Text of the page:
Kapler wants Phillies to be bold — like the Super Bowl champs

Kapler wants Phillies to be bold — like the Super Bowl champs

CLEARWATER, Fla. — The manager’s opening speech is one of the grand traditions of spring training. Rules are covered (work hard, be on time, usually covers it), goals are established (Hey, everyone is tied for first place, to hell with the skeptics, let’s go out and win the World Series!) and an overall tone is set for camp and beyond.

Giving that speech for the first time is exciting and even a little nerve-racking. Gabe Kapler began thinking about what he would say to his team months ago. And now, with Phillies pitchers and catchers opening camp on Wednesday and the full squad set to report over the weekend and hit the fields on Monday, Kapler’s time to address the entire group for the first time is almost here.

“I know what that message is with a tremendous amount of clarity,” the new skipper, looking tan, muscular and ready to kick some ass, said Tuesday. “It’s critically important. It’s everything.”

Kapler was asked for a taste of what he will tell his troops.

“I can give you a little bit,” he said. “One of the questions I’ve been asking a lot of our players is what does it mean to play boldly? What does it mean to deliver a pitch boldly? What does it mean to take a swing in the batter’s box boldly? What does it mean to communicate boldly?”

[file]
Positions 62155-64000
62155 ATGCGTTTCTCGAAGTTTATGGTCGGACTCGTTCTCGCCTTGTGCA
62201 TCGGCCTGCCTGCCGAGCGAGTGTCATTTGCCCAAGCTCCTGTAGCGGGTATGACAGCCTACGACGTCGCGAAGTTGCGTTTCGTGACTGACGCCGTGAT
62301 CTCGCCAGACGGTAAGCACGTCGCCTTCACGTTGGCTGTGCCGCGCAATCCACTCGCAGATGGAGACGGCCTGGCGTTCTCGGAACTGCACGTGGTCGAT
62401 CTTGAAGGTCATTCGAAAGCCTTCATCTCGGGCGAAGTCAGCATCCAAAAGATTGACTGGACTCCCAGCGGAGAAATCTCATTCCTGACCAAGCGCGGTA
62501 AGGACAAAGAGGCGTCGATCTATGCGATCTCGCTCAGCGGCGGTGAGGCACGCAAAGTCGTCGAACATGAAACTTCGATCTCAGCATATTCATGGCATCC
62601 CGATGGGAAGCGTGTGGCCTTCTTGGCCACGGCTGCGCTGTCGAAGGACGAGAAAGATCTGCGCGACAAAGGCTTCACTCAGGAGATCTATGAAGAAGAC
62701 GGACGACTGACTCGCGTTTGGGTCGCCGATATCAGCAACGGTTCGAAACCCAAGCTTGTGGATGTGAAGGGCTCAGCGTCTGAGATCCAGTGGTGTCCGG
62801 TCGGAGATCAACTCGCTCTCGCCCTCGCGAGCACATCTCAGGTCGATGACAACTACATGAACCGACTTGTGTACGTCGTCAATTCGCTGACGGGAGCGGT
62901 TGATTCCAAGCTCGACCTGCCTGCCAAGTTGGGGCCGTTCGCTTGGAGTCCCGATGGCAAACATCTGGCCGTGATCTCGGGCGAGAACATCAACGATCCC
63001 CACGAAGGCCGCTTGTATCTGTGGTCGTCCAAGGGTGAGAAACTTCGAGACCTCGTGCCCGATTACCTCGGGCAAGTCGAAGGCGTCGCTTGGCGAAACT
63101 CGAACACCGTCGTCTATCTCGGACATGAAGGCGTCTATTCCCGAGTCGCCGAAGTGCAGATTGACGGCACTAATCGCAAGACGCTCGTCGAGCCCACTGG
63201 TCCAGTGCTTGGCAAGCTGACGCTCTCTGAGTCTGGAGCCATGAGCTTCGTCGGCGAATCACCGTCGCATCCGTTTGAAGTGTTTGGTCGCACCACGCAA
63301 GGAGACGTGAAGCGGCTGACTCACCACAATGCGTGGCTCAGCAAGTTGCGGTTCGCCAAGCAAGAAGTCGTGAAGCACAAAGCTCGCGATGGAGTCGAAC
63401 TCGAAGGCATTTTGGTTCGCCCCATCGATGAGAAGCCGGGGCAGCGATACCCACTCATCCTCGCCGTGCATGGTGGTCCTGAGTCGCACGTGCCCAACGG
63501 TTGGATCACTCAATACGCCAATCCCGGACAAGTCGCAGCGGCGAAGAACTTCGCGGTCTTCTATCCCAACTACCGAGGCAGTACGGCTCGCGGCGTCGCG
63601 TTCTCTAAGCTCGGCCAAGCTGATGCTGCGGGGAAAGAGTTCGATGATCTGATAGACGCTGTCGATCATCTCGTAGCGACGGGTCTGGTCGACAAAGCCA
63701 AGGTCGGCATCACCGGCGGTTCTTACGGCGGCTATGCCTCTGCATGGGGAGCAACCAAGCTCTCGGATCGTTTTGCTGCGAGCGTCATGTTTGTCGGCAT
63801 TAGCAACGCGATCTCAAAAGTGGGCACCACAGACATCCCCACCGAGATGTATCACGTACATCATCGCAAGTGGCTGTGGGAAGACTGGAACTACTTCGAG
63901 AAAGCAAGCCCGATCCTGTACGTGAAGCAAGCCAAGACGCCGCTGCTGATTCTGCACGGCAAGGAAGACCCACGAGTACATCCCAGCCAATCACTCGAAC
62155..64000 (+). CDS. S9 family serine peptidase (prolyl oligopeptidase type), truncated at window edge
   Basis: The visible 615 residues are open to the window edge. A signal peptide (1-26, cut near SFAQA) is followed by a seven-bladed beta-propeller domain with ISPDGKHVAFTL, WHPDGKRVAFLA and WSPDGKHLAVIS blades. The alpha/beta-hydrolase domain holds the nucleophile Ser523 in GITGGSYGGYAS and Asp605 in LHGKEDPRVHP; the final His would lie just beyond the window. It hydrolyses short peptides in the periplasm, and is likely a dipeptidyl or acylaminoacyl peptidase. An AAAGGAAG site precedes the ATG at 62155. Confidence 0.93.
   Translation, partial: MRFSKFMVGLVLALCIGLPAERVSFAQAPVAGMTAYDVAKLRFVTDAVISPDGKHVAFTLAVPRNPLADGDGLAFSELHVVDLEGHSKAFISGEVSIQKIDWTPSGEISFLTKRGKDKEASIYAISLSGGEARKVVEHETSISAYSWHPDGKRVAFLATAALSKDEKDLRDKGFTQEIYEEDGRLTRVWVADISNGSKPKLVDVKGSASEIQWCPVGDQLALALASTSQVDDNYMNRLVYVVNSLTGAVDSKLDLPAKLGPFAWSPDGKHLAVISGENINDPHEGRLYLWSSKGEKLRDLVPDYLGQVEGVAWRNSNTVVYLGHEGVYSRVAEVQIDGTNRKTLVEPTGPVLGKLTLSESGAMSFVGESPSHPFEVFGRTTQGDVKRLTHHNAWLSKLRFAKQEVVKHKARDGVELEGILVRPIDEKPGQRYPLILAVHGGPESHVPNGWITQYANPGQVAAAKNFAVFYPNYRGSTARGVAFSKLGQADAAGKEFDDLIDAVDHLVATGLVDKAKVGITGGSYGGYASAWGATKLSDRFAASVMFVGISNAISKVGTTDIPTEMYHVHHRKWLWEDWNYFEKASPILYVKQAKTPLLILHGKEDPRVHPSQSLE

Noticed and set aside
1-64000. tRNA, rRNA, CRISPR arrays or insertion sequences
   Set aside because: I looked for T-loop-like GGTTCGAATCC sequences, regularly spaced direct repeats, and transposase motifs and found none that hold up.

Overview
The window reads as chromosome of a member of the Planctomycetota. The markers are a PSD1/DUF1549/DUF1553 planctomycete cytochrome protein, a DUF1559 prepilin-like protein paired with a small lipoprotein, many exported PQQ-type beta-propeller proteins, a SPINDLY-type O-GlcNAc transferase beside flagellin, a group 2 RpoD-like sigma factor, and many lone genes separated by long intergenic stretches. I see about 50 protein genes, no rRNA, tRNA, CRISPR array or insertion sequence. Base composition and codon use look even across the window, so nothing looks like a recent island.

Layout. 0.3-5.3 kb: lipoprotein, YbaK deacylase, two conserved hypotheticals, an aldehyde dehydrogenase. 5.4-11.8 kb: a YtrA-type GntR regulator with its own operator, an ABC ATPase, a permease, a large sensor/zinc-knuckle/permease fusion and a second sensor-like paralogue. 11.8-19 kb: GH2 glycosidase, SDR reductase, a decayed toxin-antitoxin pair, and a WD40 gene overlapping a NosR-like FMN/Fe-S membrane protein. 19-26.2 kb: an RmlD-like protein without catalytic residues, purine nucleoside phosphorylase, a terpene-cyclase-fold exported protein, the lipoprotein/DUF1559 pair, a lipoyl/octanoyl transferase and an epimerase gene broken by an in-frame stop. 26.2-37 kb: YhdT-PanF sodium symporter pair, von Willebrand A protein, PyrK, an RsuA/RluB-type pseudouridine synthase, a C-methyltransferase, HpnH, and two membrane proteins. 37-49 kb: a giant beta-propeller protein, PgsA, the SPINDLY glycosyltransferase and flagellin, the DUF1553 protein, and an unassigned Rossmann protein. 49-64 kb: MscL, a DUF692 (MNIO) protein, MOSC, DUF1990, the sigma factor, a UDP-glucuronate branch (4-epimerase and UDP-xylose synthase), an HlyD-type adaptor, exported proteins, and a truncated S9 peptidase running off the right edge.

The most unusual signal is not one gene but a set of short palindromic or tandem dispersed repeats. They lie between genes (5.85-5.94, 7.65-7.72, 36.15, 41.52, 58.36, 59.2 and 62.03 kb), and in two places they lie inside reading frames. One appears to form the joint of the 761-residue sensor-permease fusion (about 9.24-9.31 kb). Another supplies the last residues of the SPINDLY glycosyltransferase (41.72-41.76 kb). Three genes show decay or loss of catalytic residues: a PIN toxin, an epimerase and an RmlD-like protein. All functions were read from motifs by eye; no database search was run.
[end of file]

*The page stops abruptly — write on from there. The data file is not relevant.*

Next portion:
Kapler went on to talk about conviction, courage and fearlessness, attributes he wants to see in his club. He wants to build an environment where there is no fear so his players can be comfortable and bold.

And if they are bold, they can shock some people.

Just like another team in town did recently.

“We would be foolish to not take cues from what the Eagles accomplished,” Kapler said of the Super Bowl champs. “Not just over the last couple weeks, but over the summer when coach (Doug) Pederson addressed his team and said, ‘This is what the world thinks and this is what we think you are. We get some development from our young quarterback, and we get some development on defense, we’re going to be much better than people think.’ 

"I think if everybody on our roster takes a small step forward, we have an opportunity to shock people. That’s the message we’re going to convey in camp. Ultimately, the message is we can win. It’s not like a delusional statement. It’s more like we all take that small step forward, we all get a little bit better, we all develop just enough where we surprise people.

“I think it means being very competitive when September rolls around. So being in the mix, being in the hunt, fighting for the National League East. I don’t think there has to be any major declaration made here. We’re fighting for the National League East in September.”